Fermi2

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Hopefully they are more open to Navy now.  Besides as a retiree I will have my own relocation costs covered by Navy.


They won't take your Navy relocation into account. IIRC Correctly they can't.
They also cannot take your age into account.

Mike

Offline ChiefRocscooter

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I remember when 40 seemed old to me too, now it looks not so old, just experienced!


Just in case what vendors would we be talking about (hey a backup plan never hurt).

Would really rather work towards being SRO but I am open (and yes I know SRO is hard but since I have be going to college almost full time the last 18 months while still on active duty, taking mostly higher math and science for ENG degree I am ready to handle it).

Rob
Being adept at being adaptable I look forward to every new challenge!

Fermi2

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I remember when 40 seemed old to me too, now it looks not so old, just experienced!


Just in case what vendors would we be talking about (hey a backup plan never hurt).

Would really rather work towards being SRO but I am open (and yes I know SRO is hard but since I have be going to college almost full time the last 18 months while still on active duty, taking mostly higher math and science for ENG degree I am ready to handle it).

Rob


Your last paragraph. Non Applicable. It doesn't prepare you for an SRO License.

Mike

Offline ChiefRocscooter

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What I should have sais is that I want a to work at a plant with an oppurtunity to go for SRO, or higher.  I know that it will/would be tough but once there I could look around and decide if that is the right thing for me.  All I meant is that I have been working from 0600 to 1530 MON-FRI and going to school four night a week till 2145 (and of course lots of studing on the weekends.  I am commited to what I do (although my wife thinks I should just be commited period) and meant if it was a matter of working hard I was willing to do what it takes.
 
Speaking of which what is it that makes SRO so tough, volume of knowledge, time frame allowed to learn, difficulty of material??  I know the plants are bigger and more complicated, but is getting to be an SRO really like tring to eat an ELEPHANT with a fork and knive? :)

And by the way thanks for all the input I am glad there are people who are willing to take the time to offer thier infromation (that is what true karma is about).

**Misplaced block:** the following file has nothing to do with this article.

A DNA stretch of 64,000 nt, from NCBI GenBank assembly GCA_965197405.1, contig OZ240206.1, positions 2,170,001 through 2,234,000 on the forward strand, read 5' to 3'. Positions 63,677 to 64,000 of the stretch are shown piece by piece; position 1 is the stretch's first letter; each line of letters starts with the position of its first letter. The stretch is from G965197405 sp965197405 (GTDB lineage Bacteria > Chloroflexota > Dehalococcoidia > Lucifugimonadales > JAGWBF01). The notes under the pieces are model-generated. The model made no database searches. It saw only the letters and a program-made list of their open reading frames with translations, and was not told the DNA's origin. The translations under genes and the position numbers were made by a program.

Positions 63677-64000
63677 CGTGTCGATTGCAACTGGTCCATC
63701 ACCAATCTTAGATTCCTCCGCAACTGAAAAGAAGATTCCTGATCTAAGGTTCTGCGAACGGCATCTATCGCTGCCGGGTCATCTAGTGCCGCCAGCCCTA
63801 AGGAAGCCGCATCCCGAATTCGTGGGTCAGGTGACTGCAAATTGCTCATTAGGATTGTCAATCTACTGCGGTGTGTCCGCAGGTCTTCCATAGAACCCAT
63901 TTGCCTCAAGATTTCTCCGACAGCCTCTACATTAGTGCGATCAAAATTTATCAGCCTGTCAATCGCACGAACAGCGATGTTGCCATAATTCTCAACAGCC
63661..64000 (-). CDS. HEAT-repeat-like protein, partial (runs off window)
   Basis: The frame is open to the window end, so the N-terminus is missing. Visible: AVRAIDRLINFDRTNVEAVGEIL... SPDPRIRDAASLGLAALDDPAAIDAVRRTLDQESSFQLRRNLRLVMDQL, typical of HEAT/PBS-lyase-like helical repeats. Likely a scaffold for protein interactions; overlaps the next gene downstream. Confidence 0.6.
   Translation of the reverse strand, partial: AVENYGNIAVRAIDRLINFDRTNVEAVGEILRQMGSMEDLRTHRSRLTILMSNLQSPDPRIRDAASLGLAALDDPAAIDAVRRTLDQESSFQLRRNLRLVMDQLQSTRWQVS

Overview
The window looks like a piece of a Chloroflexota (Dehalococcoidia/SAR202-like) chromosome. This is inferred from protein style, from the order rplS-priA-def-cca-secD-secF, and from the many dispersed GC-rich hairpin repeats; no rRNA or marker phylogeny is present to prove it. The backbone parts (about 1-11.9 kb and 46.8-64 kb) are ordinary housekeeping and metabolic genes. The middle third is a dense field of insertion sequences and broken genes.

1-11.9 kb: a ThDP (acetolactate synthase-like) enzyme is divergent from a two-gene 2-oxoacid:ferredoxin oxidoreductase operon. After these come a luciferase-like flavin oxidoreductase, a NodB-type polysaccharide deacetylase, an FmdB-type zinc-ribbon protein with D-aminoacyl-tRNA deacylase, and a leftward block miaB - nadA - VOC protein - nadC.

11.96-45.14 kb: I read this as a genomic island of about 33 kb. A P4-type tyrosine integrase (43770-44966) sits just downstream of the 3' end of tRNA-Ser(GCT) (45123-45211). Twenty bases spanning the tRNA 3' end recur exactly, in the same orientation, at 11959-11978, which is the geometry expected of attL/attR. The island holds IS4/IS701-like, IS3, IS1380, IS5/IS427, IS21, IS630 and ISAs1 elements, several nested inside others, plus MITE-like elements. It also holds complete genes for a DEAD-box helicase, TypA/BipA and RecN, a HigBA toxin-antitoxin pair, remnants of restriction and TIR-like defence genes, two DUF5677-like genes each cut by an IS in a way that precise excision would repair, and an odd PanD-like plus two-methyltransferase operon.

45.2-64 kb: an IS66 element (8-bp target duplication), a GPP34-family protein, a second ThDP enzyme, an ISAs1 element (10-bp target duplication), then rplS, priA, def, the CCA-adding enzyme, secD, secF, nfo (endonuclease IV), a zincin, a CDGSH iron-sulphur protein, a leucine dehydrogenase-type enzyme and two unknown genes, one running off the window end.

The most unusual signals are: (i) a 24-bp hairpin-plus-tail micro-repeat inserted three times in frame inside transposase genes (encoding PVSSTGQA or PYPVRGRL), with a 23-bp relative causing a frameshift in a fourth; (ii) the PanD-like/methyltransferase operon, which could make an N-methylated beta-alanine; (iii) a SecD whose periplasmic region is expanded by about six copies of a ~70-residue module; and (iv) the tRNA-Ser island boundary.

Rob
Being adept at being adaptable I look forward to every new challenge!

Offline M1Ark

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Volume of information.  Knowing what to study.


scrub

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You mentioned college.  That will help your career path.  I know Progress energy might consider someone for instant SRO if they have a degree in math or science.  The "instant" SRO I'm speaking of in this case is a/an AO (NLO) going to license class for RO and upgrading to SRO during that same class.  Another instant SRO option is for Ops to select some engineers to go to license class as an "instant" SRO candidate.  


The progression for an RO candidate without college is to attend license class again for the SRO upgrade.  There are exceptions.

Please don't get this confused with a job posting for "instant" SROs.  I'm talking internal progression not recruiting and hiring.  From your previous post you were looking for a career path to SRO.  This is what Progress Energy does at the plant where I work.  I'm sure Duke will have some differences.  



Offline ChiefRocscooter

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I need to spend time looking into the force sturucture within commercial plant.  Am I close in thinking AO(NLO) is like roving watch (say MMUL/MMLL), RO is like sub RO, and SRO is the EOOW?  Is the SM like a EOOW but has responsibitity for multiple plants (is SM site or shift mamager)?

Yes I should have my BS NET (ABET version) from Excelsior. Do you think that would help?  I am perfectly willing to start as AO/(NLO) and then move up from there if it is the right thing for me.

Thanks
Rob
Being adept at being adaptable I look forward to every new challenge!

Offline ChiefRocscooter

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Jason
I was ET (RO/SRO) (so the credits I need were fewer, I think) but all I new are the 2 Nuc classes (Material and ITA (you do mean the tech assesment class right?)).  Should be able to get them done this fall (sep-dec), and since I retire in spring hopefully get degree and job  :D

Rob
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Offline ChiefRocscooter

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Yes I agree with it only being tech degree,  the only improtant part about it is the ABET part will allow entry into most schools Masters program (I know ODU will take you into the Masters of Engineering management).  I have a more convenint schedule so I am hopeing to get it done.